What did you think of Public Diplomacy Magazine’s latest issue, “Gastrodiplomacy”?
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Food brings people together. Throughout time, national cuisines have spread organically through migration, trade routes, and globalization. Others have been deliberately packaged and delivered to foreign audiences—both by state and non-state actors—as a means of expressing a country’s culture and values. This form of cultural diplomacy, whether deliberate or unintentional, has been coined “gastrodiplomacy.”
Gastrodiplomacy is the practice of sharing a country’s cultural heritage through food. Countries such as South Korea, Peru, Thailand, and Malaysia have recognized the seductive qualities food can have, and are leveraging this unique medium of cultural diplomacy to increase trade, economic investment, and tourism, as well as to enhance soft power. Gastrodiplomacy offers foreign publics the …
By Paul Rockower
It is fitting that a magazine devoted to studying innovations and trends in the field of public diplomacy has turned its focus on an increasingly popular forms of cultural diplomacy: gastrodiplomacy.
Public Diplomacy Magazine’s Summer 2009 issue on Middle Powers explored the behavior of middle powers and the contours of “middlepowermanship.” Articles in this issue outlined how emerging countries are using public diplomacy more prominently to break out of a crowded field of competing nations. Meanwhile, the issue on cultural diplomacy looked at the various means that countries used to communicate their idiosyncratic cultures, ranging from Japan’s use of Anime cartoons to conduct cultural diplomacy, to how Nigeria made their culture a continental phenomenon, through …
By Yelena Osipova
“I don’t think the war strategy has ever worked for humanity, but after thousands and thousands and thousands of years of earth controlled by humans, war still seems to be the answer? I hope one day, food will be the answer.”
– José Andrés
Dolma is a simple, albeit time-consuming, dish to prepare. Grains or ground meat, rice, tomato paste, spices, and …
By Johanna Mendelson Forman, with Sam Chapple Sokol
It is a Washington cliché: you can always tell where in the world there is a conflict by the new ethnic restaurants that open. From Vietnam to the Russian invasion of Afghanistan, to the Central American wars, to the civil war in Ethiopia, diasporas have come to this city in search of freedom. With them, they bring a sense of keeping the culinary culture of their country alive in the numerous eateries that landscape Washington’s suburbs.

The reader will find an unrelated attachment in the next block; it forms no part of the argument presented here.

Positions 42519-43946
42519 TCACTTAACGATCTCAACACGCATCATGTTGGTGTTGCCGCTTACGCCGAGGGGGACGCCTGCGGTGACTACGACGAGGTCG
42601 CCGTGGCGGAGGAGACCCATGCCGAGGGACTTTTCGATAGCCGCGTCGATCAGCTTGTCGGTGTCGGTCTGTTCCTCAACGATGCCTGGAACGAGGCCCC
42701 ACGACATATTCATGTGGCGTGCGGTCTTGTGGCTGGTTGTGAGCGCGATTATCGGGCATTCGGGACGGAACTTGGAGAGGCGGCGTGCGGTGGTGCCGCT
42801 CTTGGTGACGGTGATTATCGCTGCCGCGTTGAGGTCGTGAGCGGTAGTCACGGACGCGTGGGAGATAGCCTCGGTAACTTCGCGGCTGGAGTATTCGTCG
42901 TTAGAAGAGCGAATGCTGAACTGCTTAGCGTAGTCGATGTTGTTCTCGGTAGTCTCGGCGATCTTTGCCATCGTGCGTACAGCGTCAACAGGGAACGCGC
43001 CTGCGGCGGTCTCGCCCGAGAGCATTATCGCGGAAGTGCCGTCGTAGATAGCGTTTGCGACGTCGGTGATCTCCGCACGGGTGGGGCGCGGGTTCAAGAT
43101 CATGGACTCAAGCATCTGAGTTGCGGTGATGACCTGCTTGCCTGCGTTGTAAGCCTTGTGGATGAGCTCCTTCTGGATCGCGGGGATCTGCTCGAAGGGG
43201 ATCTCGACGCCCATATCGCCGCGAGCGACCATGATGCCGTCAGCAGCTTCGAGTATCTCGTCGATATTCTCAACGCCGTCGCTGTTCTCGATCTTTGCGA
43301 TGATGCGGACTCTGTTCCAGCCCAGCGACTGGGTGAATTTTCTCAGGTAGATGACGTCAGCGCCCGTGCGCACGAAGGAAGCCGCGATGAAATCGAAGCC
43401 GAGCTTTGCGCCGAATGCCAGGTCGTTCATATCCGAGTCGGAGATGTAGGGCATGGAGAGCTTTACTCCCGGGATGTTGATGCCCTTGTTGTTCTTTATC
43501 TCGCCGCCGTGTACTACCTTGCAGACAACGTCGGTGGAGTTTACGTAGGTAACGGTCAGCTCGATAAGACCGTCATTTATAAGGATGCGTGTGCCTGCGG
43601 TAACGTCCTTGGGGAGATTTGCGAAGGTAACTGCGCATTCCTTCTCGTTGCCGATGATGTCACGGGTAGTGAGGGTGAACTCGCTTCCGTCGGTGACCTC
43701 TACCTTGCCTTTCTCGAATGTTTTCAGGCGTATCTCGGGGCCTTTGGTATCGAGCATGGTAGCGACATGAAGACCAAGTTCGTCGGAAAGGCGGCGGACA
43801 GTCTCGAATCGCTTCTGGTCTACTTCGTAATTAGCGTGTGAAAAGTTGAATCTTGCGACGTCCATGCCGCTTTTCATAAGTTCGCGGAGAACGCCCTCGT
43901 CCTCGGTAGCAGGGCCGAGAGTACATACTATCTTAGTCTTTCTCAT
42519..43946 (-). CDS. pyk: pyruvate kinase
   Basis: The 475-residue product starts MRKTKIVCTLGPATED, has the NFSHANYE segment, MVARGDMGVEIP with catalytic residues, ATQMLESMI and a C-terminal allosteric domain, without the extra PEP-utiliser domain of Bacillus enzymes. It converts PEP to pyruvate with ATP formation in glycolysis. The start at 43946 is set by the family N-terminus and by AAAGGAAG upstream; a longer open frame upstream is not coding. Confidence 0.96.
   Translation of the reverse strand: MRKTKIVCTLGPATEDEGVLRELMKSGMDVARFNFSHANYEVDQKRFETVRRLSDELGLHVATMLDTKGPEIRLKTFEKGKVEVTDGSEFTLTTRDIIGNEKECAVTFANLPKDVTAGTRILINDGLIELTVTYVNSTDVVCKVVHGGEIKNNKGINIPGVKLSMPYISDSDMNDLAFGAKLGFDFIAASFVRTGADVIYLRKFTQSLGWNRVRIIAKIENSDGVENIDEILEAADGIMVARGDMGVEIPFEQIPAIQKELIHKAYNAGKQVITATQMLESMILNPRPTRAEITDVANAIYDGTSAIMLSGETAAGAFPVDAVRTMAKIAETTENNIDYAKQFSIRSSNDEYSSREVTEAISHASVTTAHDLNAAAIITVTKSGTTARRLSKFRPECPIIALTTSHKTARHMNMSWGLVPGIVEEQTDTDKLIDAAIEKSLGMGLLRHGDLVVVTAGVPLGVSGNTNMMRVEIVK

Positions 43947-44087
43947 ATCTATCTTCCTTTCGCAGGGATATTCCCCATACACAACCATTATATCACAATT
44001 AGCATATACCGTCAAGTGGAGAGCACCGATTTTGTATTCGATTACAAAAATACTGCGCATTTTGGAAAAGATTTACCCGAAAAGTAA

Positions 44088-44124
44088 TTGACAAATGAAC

Teaching about war and conflict requires an ability to analyze current global upheaval. Yet if there is one thing I have observed from my experience as a policy expert on conflicts and transitions, and my academic research and …
By Braden Ruddy
Nation, Identity, Food as Power, and the Theory and Practice of Gastrodiplomacy
Last year, former US Secretary of State Hillary Clinton proclaimed that “food is the oldest form of diplomacy.” This is just one recent claim of the power of food and its use in diplomacy, both today and through the ages. In the last ten years, gastrodiplomacy has emerged as a way for countries to use their unique culinary histories to promote themselves on the global stage. Gastrodiplomacy is essentially a subfield of cultural public diplomacy that was first mainstreamed and perfected by Thailand through their 2002 “Global Thai Program.” Since then, other countries such as Taiwan, Korea, Peru, Malaysia, and Indonesia have sought to use …
By Carly Schmitt
Food is one of the oldest forms of exchange. Our mutual dependence on food is often cited as the most basic element that connects people all over the world. Moreover, the various different processes of cooking and preparing things to eat are seen as an easily identifiable characteristic that sets us apart.
Many of the different conflicts and challenges we currently face on both local and international levels play themselves out in gastronomy. In the late 1990s the simple act of bringing people together was recognized as an art form. Since then, artists around the world have begun working with food as an artistic medium, because of the inherent abilities it has …